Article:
Tag Archives: Count Basie

The National Recording Registry, KC Edition: Part 2

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To mark the release of this year’s additions to the National Recording Registry, we’re going to feature registry recordings with ties to Kansas City.

The National Recording Registry at the Library of Congress honors and preserves recordings of significant cultural, musical and historical value. The registry contains 17 recordings that has ties to Kansas City.

Part 1 contains recordings added in 2002-2004.

One O’Clock Jump, Count Basie and His Orchestra. Basie’s signature recording was released in 1937 and features some of the best musicians ever to have come from Kansas City, including Lester Young on tenor sax and Buck Clayton on trumpet.

Record producer Dave Dexter Jr., who grew up in Kansas City.

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Historic KC Recordings: “One O’Clock Jump” and “In the Mood”

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To mark the release of this year’s additions to the National Recording Registry, we’re going to feature registry recordings with ties to Kansas City.

Count Basie

One O’Clock Jump
Added to the registry in 2005, One O’Clock Jump by Count Basie and His Orchestra is perhaps the best example of Kansas City-style jazz. It’s a riff-based song that features a “head” arrangement that the musicians learned by ear, rather than one that’s written down.

Although developed and recorded in New York, One O’Clock Jump is pure Kansas City and features some of best players to ever come from here, including Lester Young on tenor sax, Buck Clayton on trumpet and Walter Page on the double-bass.

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The Billboard Roll Call: Count Basie

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The Billboard Roll Call is a listing of regional artists who have charted a song on the Billboard Top 40 from 1955-2009. The introduction has additional information.

Count Basie
Count Basie is a great reminder of why it’s important to remember that the Billboard charts measure popularity and not quality. Viewed only from his chart performance, Basie was a one-hit wonder.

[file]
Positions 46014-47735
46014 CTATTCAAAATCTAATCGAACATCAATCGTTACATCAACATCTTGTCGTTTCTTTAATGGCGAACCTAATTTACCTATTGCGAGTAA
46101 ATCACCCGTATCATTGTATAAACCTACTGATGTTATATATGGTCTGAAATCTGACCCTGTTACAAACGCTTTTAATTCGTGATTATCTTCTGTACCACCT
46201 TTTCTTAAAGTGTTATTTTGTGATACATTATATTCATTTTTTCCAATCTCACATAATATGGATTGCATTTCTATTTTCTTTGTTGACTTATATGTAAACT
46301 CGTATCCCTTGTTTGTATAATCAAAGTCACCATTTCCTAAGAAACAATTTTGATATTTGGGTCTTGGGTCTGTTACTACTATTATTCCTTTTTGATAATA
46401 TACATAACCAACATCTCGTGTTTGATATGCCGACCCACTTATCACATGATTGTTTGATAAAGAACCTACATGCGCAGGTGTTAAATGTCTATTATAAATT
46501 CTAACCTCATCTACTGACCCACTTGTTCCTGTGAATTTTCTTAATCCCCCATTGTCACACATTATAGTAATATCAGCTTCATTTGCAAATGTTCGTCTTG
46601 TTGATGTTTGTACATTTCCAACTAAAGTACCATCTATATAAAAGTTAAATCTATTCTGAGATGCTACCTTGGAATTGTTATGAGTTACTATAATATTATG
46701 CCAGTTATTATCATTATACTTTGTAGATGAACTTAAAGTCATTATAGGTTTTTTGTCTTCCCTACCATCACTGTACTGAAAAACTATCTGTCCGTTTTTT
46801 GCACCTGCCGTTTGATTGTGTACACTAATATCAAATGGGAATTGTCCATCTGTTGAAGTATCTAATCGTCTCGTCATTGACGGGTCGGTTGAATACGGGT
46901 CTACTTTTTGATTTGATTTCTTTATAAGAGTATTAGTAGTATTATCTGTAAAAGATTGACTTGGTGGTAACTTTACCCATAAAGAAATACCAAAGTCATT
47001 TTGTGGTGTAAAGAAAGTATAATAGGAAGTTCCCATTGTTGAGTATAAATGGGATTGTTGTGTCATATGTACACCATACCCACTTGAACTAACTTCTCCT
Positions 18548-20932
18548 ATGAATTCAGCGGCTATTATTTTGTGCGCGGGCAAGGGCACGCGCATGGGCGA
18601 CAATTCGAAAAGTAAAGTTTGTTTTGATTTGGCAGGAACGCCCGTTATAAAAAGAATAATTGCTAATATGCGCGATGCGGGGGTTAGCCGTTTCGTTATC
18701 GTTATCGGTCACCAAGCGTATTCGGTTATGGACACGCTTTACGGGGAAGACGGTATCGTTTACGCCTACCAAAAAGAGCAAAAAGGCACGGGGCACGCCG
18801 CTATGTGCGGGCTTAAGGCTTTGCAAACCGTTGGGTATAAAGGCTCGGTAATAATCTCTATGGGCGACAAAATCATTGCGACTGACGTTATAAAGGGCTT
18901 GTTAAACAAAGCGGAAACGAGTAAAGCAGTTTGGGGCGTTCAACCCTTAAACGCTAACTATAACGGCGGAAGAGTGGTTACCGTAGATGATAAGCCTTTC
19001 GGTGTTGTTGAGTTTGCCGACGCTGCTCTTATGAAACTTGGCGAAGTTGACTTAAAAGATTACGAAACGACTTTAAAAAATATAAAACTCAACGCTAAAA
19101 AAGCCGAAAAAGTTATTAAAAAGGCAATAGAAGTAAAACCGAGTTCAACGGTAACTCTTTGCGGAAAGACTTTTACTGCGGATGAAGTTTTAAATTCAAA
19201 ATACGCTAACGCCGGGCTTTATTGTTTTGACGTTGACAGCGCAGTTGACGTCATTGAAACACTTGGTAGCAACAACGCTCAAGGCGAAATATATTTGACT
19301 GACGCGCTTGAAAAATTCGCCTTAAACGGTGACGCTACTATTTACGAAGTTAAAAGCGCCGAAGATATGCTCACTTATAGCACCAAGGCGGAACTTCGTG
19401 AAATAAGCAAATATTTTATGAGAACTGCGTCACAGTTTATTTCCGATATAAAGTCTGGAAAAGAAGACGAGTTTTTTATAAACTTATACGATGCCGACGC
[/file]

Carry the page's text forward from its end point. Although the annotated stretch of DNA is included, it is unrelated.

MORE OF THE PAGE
He was much more than that, of course. As one of the greatest jazz bandleaders and pianists in the 20th Century, Basie’s sound defined Kansas City Jazz in the 1930s and 1940s. He continued with an active recording and performing career until he died in April 1984.

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Today in KC’s Music History: “Shake, Rattle and Roll” Recorded

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One of the most important records in the development of rock ‘n’ roll was recorded on Feb. 15, 1954.

Big Joe Turner

Shake, Rattle and Roll by Big Joe Turner made him one of the great R&B stars of the era. The record itself is a milestone, as rhythm and blues began to be combined with other elements to form rock ‘n’ roll.

The song has deep Kansas City roots, and I think you can make a case that you can’t have rock ‘n’ roll without the influence of Kansas City music. Continue reading

Special Grammy History Edition: KC Winners


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In honor of the Grammy Awards on Sunday, Another Verse presents a breakdown on Grammy winners with a Kansas City-area connection.

As you might expect, KC Grammy winners are heavily weighted toward jazz. But there are winners in other categories, including rock, Broadway and folk.

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Vinyl KC: “Shake Rattle and Roll” by Joe Turner

I just started collecting old records that have a connection to Kansas City’s music history. I’ll be spotlighting these in future blog posts.

First up is my prized possession and probably the most important record made by a Kansas City musician: Shake, Rattle and Roll by Big Joe Turner.

Turner had an amazing career, having a hand in most of the significant musical developments in the first half of the 20th Century, including blues, big band, boogie-woogie, rhythm and blues, and rock ‘n’ roll.